CONSIDERING how many fools can calculate, it is surprising that it should be thought either a difﬁcult or a tedious task for any other fool to learn how to master the same tricks.

Some calculus-tricks are quite easy. Some are enormously difﬁcult. The fools who write the text— . books of advanced mathematics—and they are mostly clever fools—seldom take the trouble to show you how easy the easy calculations are. On the contrary, they seem to desire to impress you with their tremendous cleverness by going about it in the most diﬂicult way.

Being myself a remarkably stupid fellow, I have had to unteach myself the difﬁculties, and now beg to present to my fellow fools the parts that are not. hard. Master these thoroughly, and the rest wm follow. What one fool can do, another can.

CHAPTER I.

TO DELIVER YOU FROM THE PRELIMINARY TERRORS.

THE preliminary terror, which chokes oﬂ’ most ﬁfth- form boys from even attempting to learn how to calculate, can be abolished once for all by simply stating what is the meaning—in common-sense terms—of the two principal symbols that are used in calculating.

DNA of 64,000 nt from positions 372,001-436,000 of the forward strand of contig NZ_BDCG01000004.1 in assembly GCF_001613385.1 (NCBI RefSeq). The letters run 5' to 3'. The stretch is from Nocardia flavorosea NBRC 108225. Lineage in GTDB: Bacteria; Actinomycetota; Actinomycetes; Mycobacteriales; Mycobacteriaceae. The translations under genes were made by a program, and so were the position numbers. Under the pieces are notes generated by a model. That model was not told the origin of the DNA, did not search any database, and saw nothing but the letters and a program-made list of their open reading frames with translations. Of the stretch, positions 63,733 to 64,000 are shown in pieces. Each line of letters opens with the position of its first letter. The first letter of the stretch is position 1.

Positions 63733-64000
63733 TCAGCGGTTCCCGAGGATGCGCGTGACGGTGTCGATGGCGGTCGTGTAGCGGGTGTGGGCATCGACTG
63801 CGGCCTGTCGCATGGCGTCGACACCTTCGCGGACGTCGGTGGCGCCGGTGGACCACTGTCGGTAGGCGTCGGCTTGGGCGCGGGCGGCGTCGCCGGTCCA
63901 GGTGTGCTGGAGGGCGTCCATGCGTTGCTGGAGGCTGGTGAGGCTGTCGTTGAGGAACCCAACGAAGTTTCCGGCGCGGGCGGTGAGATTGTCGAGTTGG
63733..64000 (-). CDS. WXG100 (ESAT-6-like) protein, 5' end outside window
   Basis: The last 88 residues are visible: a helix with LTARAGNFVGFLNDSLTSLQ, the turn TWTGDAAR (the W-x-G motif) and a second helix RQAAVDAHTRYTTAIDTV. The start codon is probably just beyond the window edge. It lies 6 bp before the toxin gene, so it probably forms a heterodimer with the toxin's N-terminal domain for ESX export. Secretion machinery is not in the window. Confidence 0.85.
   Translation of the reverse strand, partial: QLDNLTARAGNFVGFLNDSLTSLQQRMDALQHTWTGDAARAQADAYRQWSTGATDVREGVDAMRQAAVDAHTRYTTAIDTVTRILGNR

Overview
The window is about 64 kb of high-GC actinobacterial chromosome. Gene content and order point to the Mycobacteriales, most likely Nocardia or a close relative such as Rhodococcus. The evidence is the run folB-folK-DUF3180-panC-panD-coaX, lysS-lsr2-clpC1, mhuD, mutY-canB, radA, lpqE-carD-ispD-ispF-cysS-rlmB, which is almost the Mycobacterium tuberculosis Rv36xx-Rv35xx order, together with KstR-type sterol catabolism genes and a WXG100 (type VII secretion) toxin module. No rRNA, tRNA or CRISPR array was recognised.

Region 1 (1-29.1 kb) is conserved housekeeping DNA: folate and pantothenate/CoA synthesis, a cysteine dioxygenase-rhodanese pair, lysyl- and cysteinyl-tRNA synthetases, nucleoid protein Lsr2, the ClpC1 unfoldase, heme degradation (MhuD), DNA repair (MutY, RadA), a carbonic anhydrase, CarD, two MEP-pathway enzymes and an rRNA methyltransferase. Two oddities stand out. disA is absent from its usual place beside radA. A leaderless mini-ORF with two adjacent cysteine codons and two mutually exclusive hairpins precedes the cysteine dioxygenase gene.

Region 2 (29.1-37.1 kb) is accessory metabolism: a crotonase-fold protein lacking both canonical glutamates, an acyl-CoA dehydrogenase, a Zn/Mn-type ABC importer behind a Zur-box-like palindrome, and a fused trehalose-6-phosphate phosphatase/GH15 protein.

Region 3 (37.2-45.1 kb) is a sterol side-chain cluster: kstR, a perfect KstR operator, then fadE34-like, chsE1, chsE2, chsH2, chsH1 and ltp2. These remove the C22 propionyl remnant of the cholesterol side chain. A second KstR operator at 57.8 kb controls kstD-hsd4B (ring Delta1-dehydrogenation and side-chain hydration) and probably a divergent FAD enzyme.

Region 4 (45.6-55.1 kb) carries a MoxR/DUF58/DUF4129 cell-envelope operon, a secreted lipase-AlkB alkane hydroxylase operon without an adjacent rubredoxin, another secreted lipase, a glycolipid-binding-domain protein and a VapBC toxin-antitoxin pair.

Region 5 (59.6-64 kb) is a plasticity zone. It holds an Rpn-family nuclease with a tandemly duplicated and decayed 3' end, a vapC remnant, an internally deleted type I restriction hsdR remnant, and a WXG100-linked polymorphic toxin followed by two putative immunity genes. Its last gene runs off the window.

These dreadful symbols are: (1) d which merely means “a little bit of.”

Thus dm means a little bit of w; or du means a little bit of u. Ordinary mathematicians think it more polite to say“ an element of,” instead of “ a little bit of.” Just as you please. But you will ﬁnd that these little bits (or elements) may be considered to be indeﬁnitely small.

(2) I which is merely a long S, and may be called (if you like) “ the sum of.” Thus Ida: means the sum of all the h’ttle bits